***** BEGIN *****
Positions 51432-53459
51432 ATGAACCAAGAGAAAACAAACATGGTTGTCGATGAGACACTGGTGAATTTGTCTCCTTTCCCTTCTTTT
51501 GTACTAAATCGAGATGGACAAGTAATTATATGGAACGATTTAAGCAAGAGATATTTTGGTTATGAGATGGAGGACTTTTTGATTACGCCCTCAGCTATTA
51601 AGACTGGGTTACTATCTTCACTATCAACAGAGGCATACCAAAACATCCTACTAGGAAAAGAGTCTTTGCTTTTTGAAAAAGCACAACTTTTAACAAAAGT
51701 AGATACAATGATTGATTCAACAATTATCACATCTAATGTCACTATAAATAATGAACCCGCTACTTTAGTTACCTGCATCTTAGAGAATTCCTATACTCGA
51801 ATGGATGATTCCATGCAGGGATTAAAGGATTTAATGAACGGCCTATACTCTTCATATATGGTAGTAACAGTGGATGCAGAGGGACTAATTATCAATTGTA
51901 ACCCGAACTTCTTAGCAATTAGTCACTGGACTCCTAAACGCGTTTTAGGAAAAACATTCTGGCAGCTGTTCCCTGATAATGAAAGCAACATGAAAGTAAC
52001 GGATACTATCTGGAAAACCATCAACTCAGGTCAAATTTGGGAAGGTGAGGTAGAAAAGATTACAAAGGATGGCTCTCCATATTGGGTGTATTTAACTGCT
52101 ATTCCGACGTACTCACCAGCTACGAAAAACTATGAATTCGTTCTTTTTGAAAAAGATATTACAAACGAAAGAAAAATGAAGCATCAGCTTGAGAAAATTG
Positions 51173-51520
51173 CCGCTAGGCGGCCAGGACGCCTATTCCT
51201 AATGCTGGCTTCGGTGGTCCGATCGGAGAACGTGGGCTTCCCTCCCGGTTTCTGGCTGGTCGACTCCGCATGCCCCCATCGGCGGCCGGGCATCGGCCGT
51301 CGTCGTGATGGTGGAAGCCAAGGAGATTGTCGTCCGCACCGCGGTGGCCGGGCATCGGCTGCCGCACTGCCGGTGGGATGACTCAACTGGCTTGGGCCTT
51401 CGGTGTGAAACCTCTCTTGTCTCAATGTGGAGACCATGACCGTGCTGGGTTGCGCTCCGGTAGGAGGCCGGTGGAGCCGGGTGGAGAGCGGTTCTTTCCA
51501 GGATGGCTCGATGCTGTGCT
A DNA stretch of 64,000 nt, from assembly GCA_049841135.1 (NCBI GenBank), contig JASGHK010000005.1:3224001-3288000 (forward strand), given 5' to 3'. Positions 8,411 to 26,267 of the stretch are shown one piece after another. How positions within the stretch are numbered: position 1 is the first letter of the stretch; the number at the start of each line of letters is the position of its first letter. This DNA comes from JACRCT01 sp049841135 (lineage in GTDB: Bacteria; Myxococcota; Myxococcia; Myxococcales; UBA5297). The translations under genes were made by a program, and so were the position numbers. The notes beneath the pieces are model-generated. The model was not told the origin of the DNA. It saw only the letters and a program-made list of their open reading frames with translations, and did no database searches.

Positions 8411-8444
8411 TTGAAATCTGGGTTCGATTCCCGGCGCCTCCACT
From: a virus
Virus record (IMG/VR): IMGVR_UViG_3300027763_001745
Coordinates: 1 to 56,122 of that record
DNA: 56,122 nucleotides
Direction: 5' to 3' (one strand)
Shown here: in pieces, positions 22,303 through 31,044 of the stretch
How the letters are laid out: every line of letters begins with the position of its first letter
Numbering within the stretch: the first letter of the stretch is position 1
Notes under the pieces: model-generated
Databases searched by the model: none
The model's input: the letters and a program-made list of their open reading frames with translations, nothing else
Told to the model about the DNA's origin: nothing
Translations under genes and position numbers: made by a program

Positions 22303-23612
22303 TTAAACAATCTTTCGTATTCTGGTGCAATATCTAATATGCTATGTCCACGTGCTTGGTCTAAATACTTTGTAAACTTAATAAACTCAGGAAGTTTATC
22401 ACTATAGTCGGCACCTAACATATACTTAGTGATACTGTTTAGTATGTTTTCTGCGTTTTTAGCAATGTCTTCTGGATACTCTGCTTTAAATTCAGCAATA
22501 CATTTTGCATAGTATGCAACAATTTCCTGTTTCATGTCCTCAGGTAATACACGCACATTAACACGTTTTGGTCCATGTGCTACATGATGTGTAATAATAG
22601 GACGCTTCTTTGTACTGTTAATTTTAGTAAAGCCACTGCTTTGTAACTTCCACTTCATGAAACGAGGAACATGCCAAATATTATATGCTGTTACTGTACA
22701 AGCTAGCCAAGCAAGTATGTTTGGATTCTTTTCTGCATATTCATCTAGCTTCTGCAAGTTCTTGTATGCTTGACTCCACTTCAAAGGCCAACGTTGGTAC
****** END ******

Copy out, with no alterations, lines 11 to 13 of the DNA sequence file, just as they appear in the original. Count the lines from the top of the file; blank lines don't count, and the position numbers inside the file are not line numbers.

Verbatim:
51173 CCGCTAGGCGGCCAGGACGCCTATTCCT
51201 AATGCTGGCTTCGGTGGTCCGATCGGAGAACGTGGGCTTCCCTCCCGGTTTCTGGCTGGTCGACTCCGCATGCCCCCATCGGCGGCCGGGCATCGGCCGT
51301 CGTCGTGATGGTGGAAGCCAAGGAGATTGTCGTCCGCACCGCGGTGGCCGGGCATCGGCTGCCGCACTGCCGGTGGGATGACTCAACTGGCTTGGGCCTT